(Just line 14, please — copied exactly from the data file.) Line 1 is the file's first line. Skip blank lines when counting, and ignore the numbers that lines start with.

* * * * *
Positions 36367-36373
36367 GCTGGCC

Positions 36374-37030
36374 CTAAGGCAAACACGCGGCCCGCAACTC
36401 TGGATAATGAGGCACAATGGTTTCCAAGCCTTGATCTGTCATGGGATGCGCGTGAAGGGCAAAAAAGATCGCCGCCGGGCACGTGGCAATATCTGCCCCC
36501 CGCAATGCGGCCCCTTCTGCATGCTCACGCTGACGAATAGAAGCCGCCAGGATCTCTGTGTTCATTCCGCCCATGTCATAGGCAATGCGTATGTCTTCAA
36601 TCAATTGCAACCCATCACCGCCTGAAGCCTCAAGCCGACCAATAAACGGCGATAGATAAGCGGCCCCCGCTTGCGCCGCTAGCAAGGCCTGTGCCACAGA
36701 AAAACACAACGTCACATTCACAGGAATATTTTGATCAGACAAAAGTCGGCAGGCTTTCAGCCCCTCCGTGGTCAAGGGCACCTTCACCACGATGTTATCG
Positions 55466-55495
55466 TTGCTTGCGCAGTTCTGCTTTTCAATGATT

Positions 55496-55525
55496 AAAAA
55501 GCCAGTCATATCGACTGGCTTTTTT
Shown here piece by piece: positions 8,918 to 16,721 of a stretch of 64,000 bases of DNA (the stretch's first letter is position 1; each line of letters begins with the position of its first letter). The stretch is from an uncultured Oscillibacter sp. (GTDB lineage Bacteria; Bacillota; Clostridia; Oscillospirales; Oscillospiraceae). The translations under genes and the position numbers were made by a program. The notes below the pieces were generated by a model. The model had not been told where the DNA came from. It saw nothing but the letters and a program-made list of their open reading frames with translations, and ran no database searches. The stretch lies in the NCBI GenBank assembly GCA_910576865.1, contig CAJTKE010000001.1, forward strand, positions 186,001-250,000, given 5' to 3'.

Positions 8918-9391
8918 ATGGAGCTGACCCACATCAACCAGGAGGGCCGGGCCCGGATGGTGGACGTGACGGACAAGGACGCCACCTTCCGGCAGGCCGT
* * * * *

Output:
Shown here piece by piece: positions 8,918 to 16,721 of a stretch of 64,000 bases of DNA (the stretch's first letter is position 1; each line of letters begins with the position of its first letter). The stretch is from an uncultured Oscillibacter sp. (GTDB lineage Bacteria; Bacillota; Clostridia; Oscillospirales; Oscillospiraceae). The translations under genes and the position numbers were made by a program. The notes below the pieces were generated by a model. The model had not been told where the DNA came from. It saw nothing but the letters and a program-made list of their open reading frames with translations, and ran no database searches. The stretch lies in the NCBI GenBank assembly GCA_910576865.1, contig CAJTKE010000001.1, forward strand, positions 186,001-250,000, given 5' to 3'.